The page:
“…the median earnings were $0.00.”

But recently we have seen cold, hard evidence of the apparent deception that MLM companies are happy to practice. Because, as part of their 2021 settlement with Washington State, LuLaRoe are required to produce annual income disclosure statements showing how much their Retailers have earned.

And LuLaRoe’s 2020 income disclosure statement makes typically depressing reading. You can read our full investigation into LuLaRoe’s income disclosure statement here, but in the context of this article, we want to highlight one line:

Yes, LuLaRoe admits that “In 2020, the average Leadership Compensation Earnings of all Retailers was $1,235.97 while the median earnings were $0.00.”

But surely LuLaRoe Retailers will make money on their actual retail sales right, even if they don’t earn off the leadership compensation plan? Well… not really. Here’s what the LuLaRoe income disclosure statement says about this:

“When only considering profits made through retail sales (not including any earnings through the Leadership Compensation Plan), the average gross profit of a Retailer in 2020 was $8,837.44 while the median gross profit was $1,438.66.”

So the median gross profit of all LuLaRoe retailers in 2020 was just $1,438.66, or $119.88 a month. Weekly that’s just $27.66. And that is before general business expenses, such as shipping, hangers, WiFi, stationery, packaging, marketing etc.

Just think how many hours the average LuLaRoe puts into their business… only to make $27.66 a week before expenses. Expenses that probably eclipse the meagre profit.

And LuLaRoe KNOW THIS. They produced this income disclosure statement (not voluntarily). They actually typed out the words “…the median earnings were $0.00.”

And yet… LuLaRoe continue to market their ‘money making’ opportunity

And yet they continue to recruit people, under the guise that they are joining a company that will ‘bless their lives’ and earn them an income:

To us this is cynically deceptive. LuLaRoe, the same people who typed out “…the median earnings were $0.00” are claiming that “You can earn in multiple ways” including “Leadership compensation plans”… the very plan that earns the average person zero according to their own income disclosure statement!

This is one of the many reasons why we despise the MLM (or social selling, network marketing, direct selling or any other label these companies use) model so much and campaign against it so passionately. We believe that MLMs are a scam perpetuated by the companies themselves and the tiny fraction of a percentage of reps at the top of them.

All the evidence we have seen shows that the companies and the top reps know that most recruits will earn nothing, and indeed will probably lose money once they factor in their business expenses. But the companies and top reps don’t care because THEY are making money. And that money, we believe comes from the loss of those very people they lie to in order to recruit.

What changes did LuLaRoe make to their 2021 income disclosure statement? We spot two small but telling omissions here.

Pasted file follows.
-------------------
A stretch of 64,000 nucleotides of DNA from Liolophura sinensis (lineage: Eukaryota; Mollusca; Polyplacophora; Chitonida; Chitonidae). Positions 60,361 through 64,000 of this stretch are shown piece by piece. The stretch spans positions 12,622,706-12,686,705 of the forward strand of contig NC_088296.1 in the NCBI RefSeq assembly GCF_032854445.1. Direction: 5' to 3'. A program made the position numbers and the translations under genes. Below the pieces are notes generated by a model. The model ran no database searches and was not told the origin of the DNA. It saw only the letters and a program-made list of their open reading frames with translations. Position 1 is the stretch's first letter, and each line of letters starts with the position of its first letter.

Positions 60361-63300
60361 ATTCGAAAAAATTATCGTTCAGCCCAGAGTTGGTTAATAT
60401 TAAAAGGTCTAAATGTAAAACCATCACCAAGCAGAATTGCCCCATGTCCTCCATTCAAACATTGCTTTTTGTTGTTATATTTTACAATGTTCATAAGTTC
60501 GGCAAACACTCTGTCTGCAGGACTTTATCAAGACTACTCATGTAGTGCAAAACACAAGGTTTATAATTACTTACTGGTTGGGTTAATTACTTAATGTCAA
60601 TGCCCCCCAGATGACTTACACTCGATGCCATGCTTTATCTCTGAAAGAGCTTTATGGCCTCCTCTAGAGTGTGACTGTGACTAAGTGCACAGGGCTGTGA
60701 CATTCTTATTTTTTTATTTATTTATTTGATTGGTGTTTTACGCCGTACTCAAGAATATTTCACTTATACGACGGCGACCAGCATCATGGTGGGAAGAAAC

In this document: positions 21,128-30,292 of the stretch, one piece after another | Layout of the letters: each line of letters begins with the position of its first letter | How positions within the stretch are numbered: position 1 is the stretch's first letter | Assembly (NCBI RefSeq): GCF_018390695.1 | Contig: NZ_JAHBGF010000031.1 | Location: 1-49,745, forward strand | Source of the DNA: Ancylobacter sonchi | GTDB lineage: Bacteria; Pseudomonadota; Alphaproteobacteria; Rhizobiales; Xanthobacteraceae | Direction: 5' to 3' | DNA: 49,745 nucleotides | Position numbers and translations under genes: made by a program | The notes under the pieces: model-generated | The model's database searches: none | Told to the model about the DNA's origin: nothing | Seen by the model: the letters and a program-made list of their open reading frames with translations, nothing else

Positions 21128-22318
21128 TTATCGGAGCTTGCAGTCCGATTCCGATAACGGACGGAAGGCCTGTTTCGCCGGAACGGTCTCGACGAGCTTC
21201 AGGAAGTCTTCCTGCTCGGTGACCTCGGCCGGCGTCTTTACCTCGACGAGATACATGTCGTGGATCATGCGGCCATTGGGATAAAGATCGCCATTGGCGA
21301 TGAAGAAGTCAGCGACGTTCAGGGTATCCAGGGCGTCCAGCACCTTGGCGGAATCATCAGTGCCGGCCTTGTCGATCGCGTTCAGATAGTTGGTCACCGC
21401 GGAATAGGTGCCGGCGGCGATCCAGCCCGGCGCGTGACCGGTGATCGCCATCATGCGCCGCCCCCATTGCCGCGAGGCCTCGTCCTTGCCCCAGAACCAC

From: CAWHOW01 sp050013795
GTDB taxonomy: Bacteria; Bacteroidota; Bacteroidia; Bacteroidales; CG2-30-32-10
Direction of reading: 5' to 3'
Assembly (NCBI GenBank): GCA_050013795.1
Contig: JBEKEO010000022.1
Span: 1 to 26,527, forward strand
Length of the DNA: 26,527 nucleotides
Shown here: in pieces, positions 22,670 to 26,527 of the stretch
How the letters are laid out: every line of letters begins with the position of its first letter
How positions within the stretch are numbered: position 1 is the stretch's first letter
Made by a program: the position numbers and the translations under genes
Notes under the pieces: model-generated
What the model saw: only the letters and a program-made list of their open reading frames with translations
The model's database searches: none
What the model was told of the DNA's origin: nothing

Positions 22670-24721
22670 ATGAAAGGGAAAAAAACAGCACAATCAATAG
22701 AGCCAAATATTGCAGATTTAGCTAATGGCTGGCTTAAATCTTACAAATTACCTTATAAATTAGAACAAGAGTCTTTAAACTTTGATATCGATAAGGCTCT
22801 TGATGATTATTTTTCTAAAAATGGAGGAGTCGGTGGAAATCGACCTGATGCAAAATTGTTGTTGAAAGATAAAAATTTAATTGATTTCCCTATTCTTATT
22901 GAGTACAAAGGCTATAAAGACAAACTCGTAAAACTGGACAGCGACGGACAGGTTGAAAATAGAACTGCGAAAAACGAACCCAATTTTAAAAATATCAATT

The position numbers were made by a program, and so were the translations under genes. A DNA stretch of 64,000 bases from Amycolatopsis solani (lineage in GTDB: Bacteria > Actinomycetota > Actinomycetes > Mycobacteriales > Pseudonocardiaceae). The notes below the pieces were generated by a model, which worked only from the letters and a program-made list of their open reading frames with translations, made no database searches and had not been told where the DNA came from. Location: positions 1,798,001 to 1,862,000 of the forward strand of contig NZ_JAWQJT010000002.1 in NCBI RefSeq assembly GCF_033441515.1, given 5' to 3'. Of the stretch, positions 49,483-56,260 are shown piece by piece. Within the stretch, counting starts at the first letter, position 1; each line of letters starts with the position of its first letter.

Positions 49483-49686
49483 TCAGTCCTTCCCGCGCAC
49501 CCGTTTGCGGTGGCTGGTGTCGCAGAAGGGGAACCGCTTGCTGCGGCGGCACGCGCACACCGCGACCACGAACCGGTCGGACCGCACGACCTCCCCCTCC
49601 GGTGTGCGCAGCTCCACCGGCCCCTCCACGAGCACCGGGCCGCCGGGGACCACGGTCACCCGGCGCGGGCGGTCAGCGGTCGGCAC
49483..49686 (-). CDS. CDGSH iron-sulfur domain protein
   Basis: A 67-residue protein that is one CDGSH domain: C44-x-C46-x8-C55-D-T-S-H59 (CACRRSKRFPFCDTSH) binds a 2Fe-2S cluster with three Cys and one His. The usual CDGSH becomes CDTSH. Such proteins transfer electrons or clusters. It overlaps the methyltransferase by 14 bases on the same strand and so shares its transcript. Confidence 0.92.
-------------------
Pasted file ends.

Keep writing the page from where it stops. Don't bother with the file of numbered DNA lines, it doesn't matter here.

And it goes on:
The next time you see recruitment messages, ignore them!

So the next time you see recruitment messages like these, take them with a very large pinch of salt, and recognise that they could easily be knowing lies trying to recruit innocent people into what we believe are scams that will leave them far worse off than when they joined.

LuLaRoe isn’t the only MLM company that we believe tells lies

Of course, LuLaRoe isn’t the only offender, we believe. You can watch our video here to see examples of some of the deception we’ve seen – and how companies appear to cover their tracks when exposed!

Here’s what Nu Skin say about their business opportunity:

And here’s our investigation into their income disclosure statements, which shows that 84.58% of all their distributors failed to qualify for ANY commission in 2017. Yes, that means that almost 85% apparently earned nothing.

And here’s what Herbalife say about their business opportunity… handily omitting the fact that their own income disclosure statement shows that 89% of their UK reps received no payment at all from the company in 2017:

We could go on… and on… and on with examples of the deception we’ve seen in the MLM industry. And not just in the companies themselves, you can read here why we believe the current Director General of the UK DSA tells lies and you can see here how we caught the USA DSA seemingly lying in an issue of the Direct Selling Journal.

In short, we believe the entire MLM industry is rotten. It’s built on lies, and a business model that only rewards the companies themselves and the tiny few reps who claw their way to the top of the pyramid-shaped earnings tables. And it is only able to exist because those reps and companies are happy to keep telling lies, in our opinion.

The day that they are stopped for good can’t come soon enough for us. And thanks to an ever-growing anti-MLM movement, that day is moving ever closer.

Read more about MLMs

Want to learn more about the MLM industry? You can read the experiences of some of the former MLM reps we have interviewed here:

We also recommend reading these articles:

Photo by Kalea Morgan